8 GDPR rights to individuals

It's been almost 6 months since the sweeping changes of the Data Protection Act 2018 & GDPR came into effect. Did you know that GDPR grants 8 rights to individuals over their data? This is the source of many of the enlarged data protection obligations under the GDPR. Some of these rights are new. Others are expanded. What is important to understand as DPO is that these 8 rights should remain foremost in your mind when making recommendations for data compliance. Let's take a quick look:


#1 The Right to be Informed [Article 12,13,14]
Prior to the collection of data, individuals have to be informed as to how it will be collected, processed and for what purpose. This creates a default expectation for opt-in data collection policies.

What to Do: Create easy-to-read policies that explicitly detail what information is being stored and why. Make sure that all data collection processes prioritise informing individuals over collecting data, and that the use of data conforms to the explicitly communicated criteria.


#2 The Right to Access [Article 12, 15]
Once data has been collected, individuals have the right to know what data exists and the ongoing purposes for which that data is being used.

What to Do: You need to develop and deploy processes and technology capable of tracking all of the data in your system. You need to be able to vet the legitimacy of requests, and deliver information upon request. It is advisable that you construct an automated system capable of carrying out most of these tasks. These baseline capabilities will help you comply with the requirements of many of the other rights detailed below.


#3 The Right to Correction (Rectification) [Article 12, 16]
Individuals have the right to correct incomplete or incorrect data.

What to Do: Use the same system deployed to provide the Right to Access to vet requests, correct data and confirm the correction.


#4 The Right to Erasure (Right to Be Forgotten) [Article 12, 17]
Individuals have the right to have personal data permanently deleted.

What to Do: Again, you need the ability to track all of the personal data in your system, vet requests, and confirm erasure. Additionally, you need the ability to actually delete data. This includes the ability to track down third parties that were granted permission to access that data and ensure its complete deletion. This Right specifically cements the necessity to keep track of all data that enters your system. Losing track of data is not an excuse for not deleting it upon request. There is an implied responsibility in this Right to automatically erase data that is no longer required.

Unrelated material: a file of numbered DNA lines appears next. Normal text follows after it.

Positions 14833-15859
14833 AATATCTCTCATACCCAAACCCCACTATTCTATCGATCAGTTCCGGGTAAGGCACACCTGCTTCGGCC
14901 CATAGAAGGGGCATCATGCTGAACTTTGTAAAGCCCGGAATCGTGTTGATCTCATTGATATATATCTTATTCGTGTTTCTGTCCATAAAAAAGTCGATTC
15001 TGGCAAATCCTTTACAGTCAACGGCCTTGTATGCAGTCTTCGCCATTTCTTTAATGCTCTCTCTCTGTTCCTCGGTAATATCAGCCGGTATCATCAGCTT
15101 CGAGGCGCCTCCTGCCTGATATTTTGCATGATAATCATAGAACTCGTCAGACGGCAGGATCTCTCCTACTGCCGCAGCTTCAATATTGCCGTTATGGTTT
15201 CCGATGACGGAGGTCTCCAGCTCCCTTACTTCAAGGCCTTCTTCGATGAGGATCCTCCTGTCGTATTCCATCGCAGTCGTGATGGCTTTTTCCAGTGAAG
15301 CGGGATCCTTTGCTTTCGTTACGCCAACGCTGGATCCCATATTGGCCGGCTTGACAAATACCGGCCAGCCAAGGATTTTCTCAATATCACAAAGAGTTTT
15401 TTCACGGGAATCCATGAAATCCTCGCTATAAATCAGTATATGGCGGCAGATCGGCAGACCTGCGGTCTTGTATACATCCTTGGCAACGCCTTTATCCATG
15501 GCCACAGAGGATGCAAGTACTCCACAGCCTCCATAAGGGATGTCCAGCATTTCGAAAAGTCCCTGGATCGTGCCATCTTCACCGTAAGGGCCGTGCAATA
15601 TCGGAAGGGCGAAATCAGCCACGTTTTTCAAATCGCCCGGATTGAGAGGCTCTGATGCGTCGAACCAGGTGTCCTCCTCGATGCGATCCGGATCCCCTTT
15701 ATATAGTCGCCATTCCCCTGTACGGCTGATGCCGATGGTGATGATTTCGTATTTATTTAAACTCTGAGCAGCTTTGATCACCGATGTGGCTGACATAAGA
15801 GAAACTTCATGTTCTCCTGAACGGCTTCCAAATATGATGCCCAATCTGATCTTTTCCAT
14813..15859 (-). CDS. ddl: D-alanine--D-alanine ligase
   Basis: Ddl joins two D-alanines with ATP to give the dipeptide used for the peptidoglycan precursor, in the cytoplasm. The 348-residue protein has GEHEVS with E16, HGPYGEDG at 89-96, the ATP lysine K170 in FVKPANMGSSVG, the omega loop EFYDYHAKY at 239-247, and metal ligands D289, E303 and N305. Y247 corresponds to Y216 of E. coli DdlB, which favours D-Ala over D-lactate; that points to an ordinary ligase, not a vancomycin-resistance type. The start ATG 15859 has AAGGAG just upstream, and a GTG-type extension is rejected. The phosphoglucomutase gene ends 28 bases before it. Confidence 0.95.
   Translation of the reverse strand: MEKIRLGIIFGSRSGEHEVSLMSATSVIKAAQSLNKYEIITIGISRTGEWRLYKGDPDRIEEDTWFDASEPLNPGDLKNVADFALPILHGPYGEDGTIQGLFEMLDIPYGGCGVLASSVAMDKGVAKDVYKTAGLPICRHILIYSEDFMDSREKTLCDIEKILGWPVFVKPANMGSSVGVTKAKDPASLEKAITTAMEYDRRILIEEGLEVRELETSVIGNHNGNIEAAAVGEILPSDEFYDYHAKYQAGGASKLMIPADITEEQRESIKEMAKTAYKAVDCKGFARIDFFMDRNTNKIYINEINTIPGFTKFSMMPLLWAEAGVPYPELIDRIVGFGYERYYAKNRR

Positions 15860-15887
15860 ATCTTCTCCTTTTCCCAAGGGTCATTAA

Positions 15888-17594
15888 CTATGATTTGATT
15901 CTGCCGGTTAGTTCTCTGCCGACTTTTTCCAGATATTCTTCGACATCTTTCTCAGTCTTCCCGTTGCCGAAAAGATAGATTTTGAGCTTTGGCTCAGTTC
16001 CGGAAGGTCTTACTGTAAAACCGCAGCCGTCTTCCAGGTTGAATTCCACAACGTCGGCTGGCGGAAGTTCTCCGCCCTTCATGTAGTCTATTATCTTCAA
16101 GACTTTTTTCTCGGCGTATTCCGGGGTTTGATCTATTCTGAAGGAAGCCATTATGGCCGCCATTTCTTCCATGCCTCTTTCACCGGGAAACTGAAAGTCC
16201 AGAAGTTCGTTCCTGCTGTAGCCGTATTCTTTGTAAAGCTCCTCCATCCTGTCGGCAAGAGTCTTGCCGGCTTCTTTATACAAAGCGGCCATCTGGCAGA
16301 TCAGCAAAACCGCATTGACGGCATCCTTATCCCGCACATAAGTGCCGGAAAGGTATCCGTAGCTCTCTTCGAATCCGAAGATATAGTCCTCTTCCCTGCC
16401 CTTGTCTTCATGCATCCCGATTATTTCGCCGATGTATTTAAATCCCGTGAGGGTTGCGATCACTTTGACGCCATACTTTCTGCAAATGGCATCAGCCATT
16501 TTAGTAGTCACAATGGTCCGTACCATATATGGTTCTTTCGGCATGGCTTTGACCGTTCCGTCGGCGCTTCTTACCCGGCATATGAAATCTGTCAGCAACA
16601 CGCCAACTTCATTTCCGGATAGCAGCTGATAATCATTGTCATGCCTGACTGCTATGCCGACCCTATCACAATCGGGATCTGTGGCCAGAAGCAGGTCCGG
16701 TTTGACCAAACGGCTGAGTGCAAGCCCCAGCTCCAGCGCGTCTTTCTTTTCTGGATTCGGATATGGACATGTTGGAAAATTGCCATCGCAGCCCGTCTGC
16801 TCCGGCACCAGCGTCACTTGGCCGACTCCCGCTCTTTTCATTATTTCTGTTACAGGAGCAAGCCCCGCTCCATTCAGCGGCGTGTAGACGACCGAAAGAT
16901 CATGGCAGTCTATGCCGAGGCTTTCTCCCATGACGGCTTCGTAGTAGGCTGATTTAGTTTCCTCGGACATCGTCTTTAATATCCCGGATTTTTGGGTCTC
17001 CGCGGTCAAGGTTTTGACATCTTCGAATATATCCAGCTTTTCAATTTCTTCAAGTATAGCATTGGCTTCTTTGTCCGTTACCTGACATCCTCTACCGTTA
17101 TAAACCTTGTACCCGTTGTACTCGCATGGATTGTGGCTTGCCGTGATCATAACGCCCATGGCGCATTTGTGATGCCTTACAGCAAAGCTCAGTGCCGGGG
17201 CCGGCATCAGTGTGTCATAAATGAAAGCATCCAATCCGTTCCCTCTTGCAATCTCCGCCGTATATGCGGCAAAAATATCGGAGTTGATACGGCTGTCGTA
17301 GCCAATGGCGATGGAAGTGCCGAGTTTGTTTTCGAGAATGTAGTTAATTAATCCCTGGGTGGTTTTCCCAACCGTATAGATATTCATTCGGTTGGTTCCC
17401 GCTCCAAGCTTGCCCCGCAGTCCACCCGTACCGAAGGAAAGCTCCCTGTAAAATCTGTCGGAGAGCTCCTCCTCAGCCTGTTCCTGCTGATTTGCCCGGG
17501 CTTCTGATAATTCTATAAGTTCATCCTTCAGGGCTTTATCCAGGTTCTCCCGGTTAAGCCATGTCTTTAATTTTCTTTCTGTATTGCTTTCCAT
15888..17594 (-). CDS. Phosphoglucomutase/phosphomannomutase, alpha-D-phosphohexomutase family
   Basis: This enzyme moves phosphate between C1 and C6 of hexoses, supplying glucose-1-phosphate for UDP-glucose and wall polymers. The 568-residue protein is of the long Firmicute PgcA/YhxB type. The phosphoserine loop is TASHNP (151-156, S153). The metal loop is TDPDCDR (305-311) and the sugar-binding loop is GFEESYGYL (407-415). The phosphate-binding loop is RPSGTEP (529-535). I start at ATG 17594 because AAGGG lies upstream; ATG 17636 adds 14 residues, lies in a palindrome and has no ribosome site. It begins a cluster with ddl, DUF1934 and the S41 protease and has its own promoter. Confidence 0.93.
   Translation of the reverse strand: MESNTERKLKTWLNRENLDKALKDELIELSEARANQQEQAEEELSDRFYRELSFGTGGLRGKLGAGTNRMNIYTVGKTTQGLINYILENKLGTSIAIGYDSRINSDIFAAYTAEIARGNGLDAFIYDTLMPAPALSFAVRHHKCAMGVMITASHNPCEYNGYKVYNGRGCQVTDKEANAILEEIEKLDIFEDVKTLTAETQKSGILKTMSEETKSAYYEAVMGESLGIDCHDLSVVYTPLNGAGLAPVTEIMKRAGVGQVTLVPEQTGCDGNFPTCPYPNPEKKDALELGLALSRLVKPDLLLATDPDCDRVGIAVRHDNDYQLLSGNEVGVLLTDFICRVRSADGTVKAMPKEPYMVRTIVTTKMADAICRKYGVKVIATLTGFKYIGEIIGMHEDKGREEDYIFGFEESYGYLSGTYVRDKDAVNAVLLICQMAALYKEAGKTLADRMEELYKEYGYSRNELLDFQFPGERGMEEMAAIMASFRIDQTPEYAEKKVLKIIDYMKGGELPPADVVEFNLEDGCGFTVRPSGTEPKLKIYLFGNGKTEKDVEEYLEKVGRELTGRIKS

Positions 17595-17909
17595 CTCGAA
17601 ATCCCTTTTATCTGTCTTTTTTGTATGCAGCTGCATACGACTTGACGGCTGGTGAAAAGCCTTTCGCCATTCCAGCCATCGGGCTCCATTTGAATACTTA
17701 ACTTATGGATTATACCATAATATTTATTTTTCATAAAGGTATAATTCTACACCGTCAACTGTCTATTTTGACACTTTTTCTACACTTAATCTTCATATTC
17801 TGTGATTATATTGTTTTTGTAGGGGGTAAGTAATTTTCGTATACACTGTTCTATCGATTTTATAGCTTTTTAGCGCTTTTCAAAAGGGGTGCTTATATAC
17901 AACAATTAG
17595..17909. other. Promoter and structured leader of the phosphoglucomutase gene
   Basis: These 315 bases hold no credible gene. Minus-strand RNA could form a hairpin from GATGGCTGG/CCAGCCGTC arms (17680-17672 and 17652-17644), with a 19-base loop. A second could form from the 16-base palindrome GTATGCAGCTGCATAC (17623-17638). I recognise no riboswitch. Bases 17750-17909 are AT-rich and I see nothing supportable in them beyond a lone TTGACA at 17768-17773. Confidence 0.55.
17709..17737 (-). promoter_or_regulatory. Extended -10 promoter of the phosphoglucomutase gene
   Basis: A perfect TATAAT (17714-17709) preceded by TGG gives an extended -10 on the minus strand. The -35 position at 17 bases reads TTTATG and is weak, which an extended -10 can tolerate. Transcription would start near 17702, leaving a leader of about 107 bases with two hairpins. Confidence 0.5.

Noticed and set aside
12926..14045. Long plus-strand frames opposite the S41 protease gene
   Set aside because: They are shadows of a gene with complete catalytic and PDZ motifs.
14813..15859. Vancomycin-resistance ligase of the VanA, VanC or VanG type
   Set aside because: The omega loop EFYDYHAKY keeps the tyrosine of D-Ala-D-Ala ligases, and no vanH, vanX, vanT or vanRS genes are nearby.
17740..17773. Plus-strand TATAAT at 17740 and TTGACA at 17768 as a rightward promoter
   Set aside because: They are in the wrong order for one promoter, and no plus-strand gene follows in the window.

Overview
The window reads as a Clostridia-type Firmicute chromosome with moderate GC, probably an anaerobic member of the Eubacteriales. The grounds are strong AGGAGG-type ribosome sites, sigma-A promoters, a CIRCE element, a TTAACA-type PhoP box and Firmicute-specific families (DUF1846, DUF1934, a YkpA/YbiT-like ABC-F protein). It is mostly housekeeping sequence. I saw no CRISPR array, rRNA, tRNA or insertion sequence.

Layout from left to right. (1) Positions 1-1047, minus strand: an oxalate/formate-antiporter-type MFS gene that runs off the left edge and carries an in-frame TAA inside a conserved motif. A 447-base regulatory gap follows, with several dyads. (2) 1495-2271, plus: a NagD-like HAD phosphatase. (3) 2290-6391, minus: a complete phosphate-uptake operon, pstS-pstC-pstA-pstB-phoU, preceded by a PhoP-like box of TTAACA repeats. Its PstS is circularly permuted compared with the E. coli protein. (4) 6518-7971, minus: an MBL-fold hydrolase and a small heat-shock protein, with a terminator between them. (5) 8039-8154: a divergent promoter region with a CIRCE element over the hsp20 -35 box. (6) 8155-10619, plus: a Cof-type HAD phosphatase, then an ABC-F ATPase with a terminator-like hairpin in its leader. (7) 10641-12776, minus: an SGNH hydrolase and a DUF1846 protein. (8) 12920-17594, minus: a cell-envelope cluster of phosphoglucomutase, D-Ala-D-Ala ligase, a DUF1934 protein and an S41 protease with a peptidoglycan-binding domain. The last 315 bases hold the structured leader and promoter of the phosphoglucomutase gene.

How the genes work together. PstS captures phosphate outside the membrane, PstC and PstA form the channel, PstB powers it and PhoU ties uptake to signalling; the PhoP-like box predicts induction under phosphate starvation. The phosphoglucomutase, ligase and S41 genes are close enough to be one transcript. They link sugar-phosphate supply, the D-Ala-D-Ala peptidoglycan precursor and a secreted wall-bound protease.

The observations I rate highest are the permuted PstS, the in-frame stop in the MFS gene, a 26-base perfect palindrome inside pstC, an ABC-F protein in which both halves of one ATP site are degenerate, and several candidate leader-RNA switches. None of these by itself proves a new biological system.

#5 The Right to Restriction of Processing [Article 12, 18]
Individuals have the right to block or suppress personal data regarding specific aspects of its use.

What to Do: This, again, comes down to the ability to track all data relating to specific individuals and vet requests. This additionally requires the ability to pause the processing of particular pieces of data and flexibly apply your processing operations. This ability to selectively process discrete segments of data is something you should build from the ground up in to any new data project.


#6 The Right to Data Portability [Article 12, 20]
Individuals have the right to move, copy or transfer personal data from one ‘controller’ to another — safely and securely. This has to be undertaken directly between the two controllers wherever technically possible, without burdening the individual beyond their initial request.

What to Do: In addition to having the technical capabilities to track down data and vet requests, your data needs to be stored in such a way that it can be safely transferred to a third-party without being deleted.


#7 The Right to Object to Processing [Article 12, 21]
Individuals have the right to object to the processing of their data without explicit consent. This Right simply reinforces the Right to Restriction of Processing and expands it to the complete cessation of processing without deletion. This Right is generally interpreted as the solidification of the right of individuals to object to third-parties gaining access to their data.

What to Do: The ability to comply with the Right to Erasure and Restriction (detailed above) will allow you to undertake the tasks necessitated by this statute. Simply stop processing data if an individual makes a request.


#8 The Right to Not Be Subject to Automated Decision Making [Article 12, 22]
Individuals cannot be forced to have decisions made about them solely by algorithms and have the right to demand human intervention.

What to Do: This requires you to inform people that they will be subject to algorithmic decisioning, and that they can opt out. Ironically, compliance with this rule is most easily achieved by using automated decisioning to vet requests and then package all of the relevant information in such a way that it can be easily passed to a human decision-maker. No matter how it is achieved, what this Right requires is setting up a fall-back system that provides individuals with access to human decision-makers for every aspect of your organisation's decision making process.

 The Complete Guide to Being a Data Protection Officer-2